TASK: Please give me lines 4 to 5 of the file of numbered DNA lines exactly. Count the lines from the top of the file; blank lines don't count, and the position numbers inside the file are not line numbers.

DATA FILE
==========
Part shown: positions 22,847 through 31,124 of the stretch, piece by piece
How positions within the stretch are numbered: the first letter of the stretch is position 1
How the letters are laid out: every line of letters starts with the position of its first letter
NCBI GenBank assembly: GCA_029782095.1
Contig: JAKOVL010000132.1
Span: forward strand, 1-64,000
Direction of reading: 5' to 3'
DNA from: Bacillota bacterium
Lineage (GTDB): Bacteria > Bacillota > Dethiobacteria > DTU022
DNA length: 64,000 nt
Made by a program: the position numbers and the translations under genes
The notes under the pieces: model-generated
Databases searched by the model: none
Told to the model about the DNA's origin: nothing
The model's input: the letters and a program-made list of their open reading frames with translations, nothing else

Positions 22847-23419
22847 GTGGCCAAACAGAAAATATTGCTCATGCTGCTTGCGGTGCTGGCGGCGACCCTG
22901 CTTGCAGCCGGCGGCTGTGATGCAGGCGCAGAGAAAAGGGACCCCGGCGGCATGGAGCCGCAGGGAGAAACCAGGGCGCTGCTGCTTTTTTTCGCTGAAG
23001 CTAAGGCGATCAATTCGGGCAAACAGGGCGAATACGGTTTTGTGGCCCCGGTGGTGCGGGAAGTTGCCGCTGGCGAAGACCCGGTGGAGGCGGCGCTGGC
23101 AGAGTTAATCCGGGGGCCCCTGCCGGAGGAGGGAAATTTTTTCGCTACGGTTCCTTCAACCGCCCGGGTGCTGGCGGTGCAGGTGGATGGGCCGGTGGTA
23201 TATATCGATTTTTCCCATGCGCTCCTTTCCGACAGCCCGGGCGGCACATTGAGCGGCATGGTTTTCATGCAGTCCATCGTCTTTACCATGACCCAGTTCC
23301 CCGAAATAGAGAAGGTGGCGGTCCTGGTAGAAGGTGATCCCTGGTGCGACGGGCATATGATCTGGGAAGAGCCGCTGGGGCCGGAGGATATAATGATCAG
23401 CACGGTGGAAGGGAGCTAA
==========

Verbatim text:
NCBI GenBank assembly: GCA_029782095.1
Contig: JAKOVL010000132.1